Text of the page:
First things first. Check on people before property. Is everyone in your vehicle OK? If it’s safe to get out of your vehicle, check on occupants of other vehicles involved. If there’s even the slightest injury (a bump, bruise – anything), call 911.

Check for Vehicle Damage

If it’s safe, get out of your vehicle and check the damage to all vehicles. Leave the vehicles where they are unless it’s completely unsafe. If you see ANY damage at all – no matter how minor it looks – we recommend that you…


CALL 911

Technically, Maine police  only respond to accidents on public roads with bodily injury or combined property damage over $1,000. We recommend calling 911 even if you think there’s less than that, for 3 reasons:

  • It takes nothing to cause $1,000 damage to a vehicle. Even a bumpers cost more than that, with all the technology modern bumpers contain (airbag sensors, rear cameras, etc.). Also, modern bumpers are designed to be part of “crumple zones”. What may look like a cracked bumper often masks greater damage underneath. Police (and drivers) are notorious for underestimating the cost of damages.
  • The police will get the proper information. You’re stressed. Even if you trade information with the other driver, you’re likely to forget something that will be important to the insurance company.
  • Stories can change. People are much less likely to change a story they told the police at the scene – a story that’s now part of a written report. In our Portland area insurance agency, we hear it often: injuries “appear” in days after the accident; someone who admitted fault at the scene later says it was YOUR fault; insurance information is revealed to be incorrect or fabricated. Having the police take the report makes these situations less likely.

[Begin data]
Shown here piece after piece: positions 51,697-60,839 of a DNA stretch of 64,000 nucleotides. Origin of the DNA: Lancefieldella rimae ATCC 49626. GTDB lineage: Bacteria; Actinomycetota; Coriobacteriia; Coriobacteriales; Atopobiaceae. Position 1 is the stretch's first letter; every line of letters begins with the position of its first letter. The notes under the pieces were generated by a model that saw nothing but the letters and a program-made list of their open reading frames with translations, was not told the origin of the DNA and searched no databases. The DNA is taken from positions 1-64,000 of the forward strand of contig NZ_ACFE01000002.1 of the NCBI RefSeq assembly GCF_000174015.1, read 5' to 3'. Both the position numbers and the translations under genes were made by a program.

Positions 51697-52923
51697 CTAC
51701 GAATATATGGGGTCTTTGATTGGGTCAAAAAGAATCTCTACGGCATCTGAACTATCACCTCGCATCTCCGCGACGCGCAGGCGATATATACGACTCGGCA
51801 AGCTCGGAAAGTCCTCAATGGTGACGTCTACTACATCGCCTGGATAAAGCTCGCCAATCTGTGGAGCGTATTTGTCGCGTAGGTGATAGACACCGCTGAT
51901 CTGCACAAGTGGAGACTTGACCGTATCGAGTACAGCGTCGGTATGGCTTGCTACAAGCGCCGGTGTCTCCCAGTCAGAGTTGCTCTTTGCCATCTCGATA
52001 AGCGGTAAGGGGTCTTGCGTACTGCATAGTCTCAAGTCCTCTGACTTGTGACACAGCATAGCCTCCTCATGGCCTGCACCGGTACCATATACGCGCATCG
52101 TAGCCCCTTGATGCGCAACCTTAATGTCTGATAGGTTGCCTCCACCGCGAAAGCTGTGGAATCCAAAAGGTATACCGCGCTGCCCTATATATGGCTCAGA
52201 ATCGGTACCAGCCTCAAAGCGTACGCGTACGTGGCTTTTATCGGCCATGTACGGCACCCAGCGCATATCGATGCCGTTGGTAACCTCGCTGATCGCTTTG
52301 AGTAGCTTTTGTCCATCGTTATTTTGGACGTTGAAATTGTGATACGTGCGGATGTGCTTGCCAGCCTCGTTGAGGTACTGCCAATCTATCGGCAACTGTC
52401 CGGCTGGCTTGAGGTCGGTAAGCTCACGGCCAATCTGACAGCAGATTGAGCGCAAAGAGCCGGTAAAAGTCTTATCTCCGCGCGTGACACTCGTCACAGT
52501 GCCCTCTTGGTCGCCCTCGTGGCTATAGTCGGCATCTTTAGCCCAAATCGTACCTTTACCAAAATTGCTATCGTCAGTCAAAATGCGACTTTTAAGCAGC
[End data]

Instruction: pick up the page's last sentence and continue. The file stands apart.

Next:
While You Wait for the Police, Get the Other Party’s Information

Whether or not you take our advice to call 911, at least get the other driver’s:

  • Name, address, and phone number
  • Driver’s license number (make sure the addresses match the one they gave you)
  • License plate number, and year, make & model of their vehicle (their registration will have this info).

This is important! Very often, the police gather this info but will not give this information to you at the scene. Instead, they give you a “report number”, and tell you the insurance company can call for that info. The problem is that those reports can take days or weeks to be available. Meanwhile, you want to get your car fixed.

Tip: Take pictures of these documents with your cell phone.

Report Your Accident to Insurance

In the case of a not-at-fault accident, call your agent, not your insurance company (you did buy from an agent, not one of those 800 numbers, didn’t you?) If you’re a client of ours, report your claim to Noyes Hall & Allen.

Report Your Claim to Noyes Hall & Allen


Armed with the proper information about the other driver and their insurance, we can do what your insurance company cannot do: